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Am J Obstet Gynecol. 2014 Oct;211(4):354.e1-6. doi: 10.1016/j.ajog.2014.05.001. Epub 2014 May 6.

Type-specific HPV and Pap test results among low-income, underserved women: providing insights into management strategies.

Author information

1
Division of Cancer Prevention and Control, Epidemiology and Applied Research Branch, National Center for Chronic Disease Prevention and Health Promotion, Centers for Disease Control and Prevention, Atlanta, GA. Electronic address: msaraiya@cdc.gov.
2
Division of Cancer Prevention and Control, Epidemiology and Applied Research Branch, National Center for Chronic Disease Prevention and Health Promotion, Centers for Disease Control and Prevention, Atlanta, GA.
3
Battelle, Health & Analytics, Seattle, WA.
4
Division of High-Consequence Pathogens and Pathology, Chronic Viral Diseases Branch, National Center for Emerging and Zoonotic Infectious Diseases, Centers for Disease Control and Prevention, Atlanta, GA.
5
Department of Obstetrics and Gynecology, Washington University in St. Louis School of Medicine, St. Louis, MO.
6
Department of Obstetrics, Gynecology, and Reproductive Sciences, University of California, San Francisco, School of Medicine, San Francisco, CA.

Abstract

OBJECTIVE:

The primary cervical cancer screening strategy for women over age 30 is high-risk human papillomavirus (HPV) testing combined with Papanicolaou (Pap) testing (cotesting) every 5 years. This combination strategy is a preventive service that is required by the Affordable Care Act to be covered with no cost-sharing by most health insurance plans. The cotesting recommendation was made based entirely on prospective data from an insured population that may have a lower proportion of women with HPV positive and Pap negative results (ie, discordant results). The discordant group represents a very difficult group to manage. If the frequency of discordant results among underserved women is higher, health care providers may perceive the cotesting strategy to be a less favorable screening strategy than traditional Pap testing every 3 years.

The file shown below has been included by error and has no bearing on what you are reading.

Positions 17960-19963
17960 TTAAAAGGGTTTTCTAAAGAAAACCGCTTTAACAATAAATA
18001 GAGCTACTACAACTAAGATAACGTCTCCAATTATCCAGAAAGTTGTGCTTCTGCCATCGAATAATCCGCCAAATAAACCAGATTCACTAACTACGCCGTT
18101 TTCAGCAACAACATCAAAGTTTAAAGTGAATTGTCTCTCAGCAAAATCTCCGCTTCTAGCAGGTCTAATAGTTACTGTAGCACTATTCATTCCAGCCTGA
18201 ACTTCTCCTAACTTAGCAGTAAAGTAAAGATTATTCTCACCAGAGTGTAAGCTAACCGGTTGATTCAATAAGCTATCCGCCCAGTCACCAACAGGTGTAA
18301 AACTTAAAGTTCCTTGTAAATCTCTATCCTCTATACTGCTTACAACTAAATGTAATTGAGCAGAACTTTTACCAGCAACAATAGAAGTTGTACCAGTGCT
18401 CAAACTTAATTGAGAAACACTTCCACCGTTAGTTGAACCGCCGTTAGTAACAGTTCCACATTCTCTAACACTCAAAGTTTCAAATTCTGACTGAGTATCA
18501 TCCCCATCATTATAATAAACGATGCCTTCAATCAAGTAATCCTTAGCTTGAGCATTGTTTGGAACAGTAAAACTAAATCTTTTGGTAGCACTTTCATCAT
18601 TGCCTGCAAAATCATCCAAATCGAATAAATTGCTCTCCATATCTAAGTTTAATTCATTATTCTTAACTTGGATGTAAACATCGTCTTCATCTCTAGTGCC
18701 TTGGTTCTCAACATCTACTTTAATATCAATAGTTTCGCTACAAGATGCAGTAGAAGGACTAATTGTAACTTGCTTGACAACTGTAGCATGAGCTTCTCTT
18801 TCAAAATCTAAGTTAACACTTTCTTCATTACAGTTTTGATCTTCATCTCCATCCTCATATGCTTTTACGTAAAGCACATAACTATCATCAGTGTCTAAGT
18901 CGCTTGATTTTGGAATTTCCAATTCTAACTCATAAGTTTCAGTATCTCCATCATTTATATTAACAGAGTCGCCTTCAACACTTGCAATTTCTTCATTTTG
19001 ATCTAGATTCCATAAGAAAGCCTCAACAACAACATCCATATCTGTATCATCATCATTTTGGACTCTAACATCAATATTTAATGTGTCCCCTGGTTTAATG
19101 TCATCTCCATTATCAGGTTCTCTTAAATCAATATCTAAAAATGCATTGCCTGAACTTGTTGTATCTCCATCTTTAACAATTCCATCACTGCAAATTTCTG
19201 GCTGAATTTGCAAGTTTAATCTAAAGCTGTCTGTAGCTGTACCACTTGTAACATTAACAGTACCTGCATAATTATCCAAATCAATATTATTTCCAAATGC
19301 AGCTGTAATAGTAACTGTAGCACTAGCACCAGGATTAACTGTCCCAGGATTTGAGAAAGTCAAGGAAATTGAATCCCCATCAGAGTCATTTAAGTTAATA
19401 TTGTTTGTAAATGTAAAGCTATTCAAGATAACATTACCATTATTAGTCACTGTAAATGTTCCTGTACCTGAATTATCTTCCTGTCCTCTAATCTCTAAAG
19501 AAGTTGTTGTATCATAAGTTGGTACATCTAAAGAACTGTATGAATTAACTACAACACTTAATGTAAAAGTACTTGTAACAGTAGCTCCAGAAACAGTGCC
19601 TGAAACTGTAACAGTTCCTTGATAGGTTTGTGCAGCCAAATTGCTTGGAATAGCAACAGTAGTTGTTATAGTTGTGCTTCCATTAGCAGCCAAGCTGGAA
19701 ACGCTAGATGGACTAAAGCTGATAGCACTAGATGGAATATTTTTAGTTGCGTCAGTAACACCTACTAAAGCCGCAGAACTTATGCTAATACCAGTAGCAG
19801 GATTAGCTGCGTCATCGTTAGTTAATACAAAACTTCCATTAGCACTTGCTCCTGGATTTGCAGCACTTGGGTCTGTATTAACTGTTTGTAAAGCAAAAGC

STUDY DESIGN:

The Centers for Disease Control and Prevention's Cervical Cancer Study was conducted at 15 clinics in 6 federally qualified health centers across Illinois. Providers at these clinics were given the option of cotesting for routine cervical cancer screening. Type-specific HPV detection was performed on residual extracts using linear array.

RESULTS:

Pap test results were abnormal in 6.0% and HPV was positive in 7.2% of the underserved women screened in this study (mean age, 45.1 years). HPV prevalence decreased with age, from 10.3% among 30- to 39-year-olds to 4.5% among 50- to 60-year-olds. About 5% of the women had a combination of a positive HPV test and normal Pap test results; HPV 16/18 was identified in 14% of discordant women.

CONCLUSION:

The rate of discordant results among underserved women was similar to those reported throughout the US in a variety of populations. Typing for HPV 16/18 appears to assist in the management in a small proportion of women with discordant results.

KEYWORDS:

HPV testing; Pap test; cotesting; genotying; underserved populations

PMID:
24813971
PMCID:
PMC4386593
DOI:
10.1016/j.ajog.2014.05.001
[Indexed for MEDLINE]
Free PMC Article

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